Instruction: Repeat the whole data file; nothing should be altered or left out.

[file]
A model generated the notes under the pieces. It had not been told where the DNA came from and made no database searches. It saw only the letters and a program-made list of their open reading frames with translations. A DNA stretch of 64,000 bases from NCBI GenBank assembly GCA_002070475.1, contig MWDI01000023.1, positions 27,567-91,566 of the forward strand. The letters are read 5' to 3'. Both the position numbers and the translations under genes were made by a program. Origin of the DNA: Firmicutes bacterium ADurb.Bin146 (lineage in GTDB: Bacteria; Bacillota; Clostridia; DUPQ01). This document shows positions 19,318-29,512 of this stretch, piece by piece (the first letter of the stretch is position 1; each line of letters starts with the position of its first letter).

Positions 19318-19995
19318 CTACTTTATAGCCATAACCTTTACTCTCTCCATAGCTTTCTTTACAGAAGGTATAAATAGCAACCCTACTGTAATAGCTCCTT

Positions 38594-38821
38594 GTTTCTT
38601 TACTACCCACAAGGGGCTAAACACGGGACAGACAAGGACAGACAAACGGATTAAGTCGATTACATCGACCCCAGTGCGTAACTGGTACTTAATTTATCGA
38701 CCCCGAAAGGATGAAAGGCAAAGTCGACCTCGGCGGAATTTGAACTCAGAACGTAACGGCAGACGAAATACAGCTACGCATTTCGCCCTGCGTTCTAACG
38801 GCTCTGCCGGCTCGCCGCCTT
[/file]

A model generated the notes under the pieces. It had not been told where the DNA came from and made no database searches. It saw only the letters and a program-made list of their open reading frames with translations. A DNA stretch of 64,000 bases from NCBI GenBank assembly GCA_002070475.1, contig MWDI01000023.1, positions 27,567-91,566 of the forward strand. The letters are read 5' to 3'. Both the position numbers and the translations under genes were made by a program. Origin of the DNA: Firmicutes bacterium ADurb.Bin146 (lineage in GTDB: Bacteria; Bacillota; Clostridia; DUPQ01). This document shows positions 19,318-29,512 of this stretch, piece by piece (the first letter of the stretch is position 1; each line of letters starts with the position of its first letter).

Positions 19318-19995
19318 CTACTTTATAGCCATAACCTTTACTCTCTCCATAGCTTTCTTTACAGAAGGTATAAATAGCAACCCTACTGTAATAGCTCCTT

Positions 38594-38821
38594 GTTTCTT
38601 TACTACCCACAAGGGGCTAAACACGGGACAGACAAGGACAGACAAACGGATTAAGTCGATTACATCGACCCCAGTGCGTAACTGGTACTTAATTTATCGA
38701 CCCCGAAAGGATGAAAGGCAAAGTCGACCTCGGCGGAATTTGAACTCAGAACGTAACGGCAGACGAAATACAGCTACGCATTTCGCCCTGCGTTCTAACG
38801 GCTCTGCCGGCTCGCCGCCTT